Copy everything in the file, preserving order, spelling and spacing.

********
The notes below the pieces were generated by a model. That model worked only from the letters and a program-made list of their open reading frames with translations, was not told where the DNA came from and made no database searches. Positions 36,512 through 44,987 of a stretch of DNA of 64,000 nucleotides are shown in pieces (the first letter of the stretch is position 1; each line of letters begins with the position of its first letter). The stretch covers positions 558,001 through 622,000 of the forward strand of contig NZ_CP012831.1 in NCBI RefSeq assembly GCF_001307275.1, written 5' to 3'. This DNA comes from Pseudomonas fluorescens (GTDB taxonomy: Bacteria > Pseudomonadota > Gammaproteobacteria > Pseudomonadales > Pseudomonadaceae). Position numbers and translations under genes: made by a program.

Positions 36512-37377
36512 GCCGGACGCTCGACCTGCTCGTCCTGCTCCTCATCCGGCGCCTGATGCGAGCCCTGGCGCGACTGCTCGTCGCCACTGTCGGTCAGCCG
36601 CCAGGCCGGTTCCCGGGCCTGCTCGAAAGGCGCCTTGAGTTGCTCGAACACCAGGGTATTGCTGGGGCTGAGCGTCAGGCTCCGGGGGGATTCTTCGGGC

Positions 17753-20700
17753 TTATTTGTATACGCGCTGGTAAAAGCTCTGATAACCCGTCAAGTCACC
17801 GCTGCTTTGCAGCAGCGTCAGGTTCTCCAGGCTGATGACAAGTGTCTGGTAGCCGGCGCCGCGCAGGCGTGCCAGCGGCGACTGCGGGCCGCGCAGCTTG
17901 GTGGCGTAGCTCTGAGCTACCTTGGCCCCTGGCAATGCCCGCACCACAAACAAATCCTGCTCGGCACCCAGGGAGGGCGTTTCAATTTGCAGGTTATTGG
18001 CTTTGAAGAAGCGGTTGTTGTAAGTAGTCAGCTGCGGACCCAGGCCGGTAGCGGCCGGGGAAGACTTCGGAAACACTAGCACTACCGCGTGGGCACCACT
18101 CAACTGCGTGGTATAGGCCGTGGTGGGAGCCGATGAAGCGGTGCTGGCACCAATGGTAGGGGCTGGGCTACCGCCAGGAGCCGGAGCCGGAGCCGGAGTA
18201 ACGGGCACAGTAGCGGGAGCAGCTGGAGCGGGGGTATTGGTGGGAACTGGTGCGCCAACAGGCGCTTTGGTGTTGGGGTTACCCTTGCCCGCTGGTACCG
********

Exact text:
The notes below the pieces were generated by a model. That model worked only from the letters and a program-made list of their open reading frames with translations, was not told where the DNA came from and made no database searches. Positions 36,512 through 44,987 of a stretch of DNA of 64,000 nucleotides are shown in pieces (the first letter of the stretch is position 1; each line of letters begins with the position of its first letter). The stretch covers positions 558,001 through 622,000 of the forward strand of contig NZ_CP012831.1 in NCBI RefSeq assembly GCF_001307275.1, written 5' to 3'. This DNA comes from Pseudomonas fluorescens (GTDB taxonomy: Bacteria > Pseudomonadota > Gammaproteobacteria > Pseudomonadales > Pseudomonadaceae). Position numbers and translations under genes: made by a program.

Positions 36512-37377
36512 GCCGGACGCTCGACCTGCTCGTCCTGCTCCTCATCCGGCGCCTGATGCGAGCCCTGGCGCGACTGCTCGTCGCCACTGTCGGTCAGCCG
36601 CCAGGCCGGTTCCCGGGCCTGCTCGAAAGGCGCCTTGAGTTGCTCGAACACCAGGGTATTGCTGGGGCTGAGCGTCAGGCTCCGGGGGGATTCTTCGGGC

Positions 17753-20700
17753 TTATTTGTATACGCGCTGGTAAAAGCTCTGATAACCCGTCAAGTCACC
17801 GCTGCTTTGCAGCAGCGTCAGGTTCTCCAGGCTGATGACAAGTGTCTGGTAGCCGGCGCCGCGCAGGCGTGCCAGCGGCGACTGCGGGCCGCGCAGCTTG
17901 GTGGCGTAGCTCTGAGCTACCTTGGCCCCTGGCAATGCCCGCACCACAAACAAATCCTGCTCGGCACCCAGGGAGGGCGTTTCAATTTGCAGGTTATTGG
18001 CTTTGAAGAAGCGGTTGTTGTAAGTAGTCAGCTGCGGACCCAGGCCGGTAGCGGCCGGGGAAGACTTCGGAAACACTAGCACTACCGCGTGGGCACCACT
18101 CAACTGCGTGGTATAGGCCGTGGTGGGAGCCGATGAAGCGGTGCTGGCACCAATGGTAGGGGCTGGGCTACCGCCAGGAGCCGGAGCCGGAGCCGGAGTA
18201 ACGGGCACAGTAGCGGGAGCAGCTGGAGCGGGGGTATTGGTGGGAACTGGTGCGCCAACAGGCGCTTTGGTGTTGGGGTTACCCTTGCCCGCTGGTACCG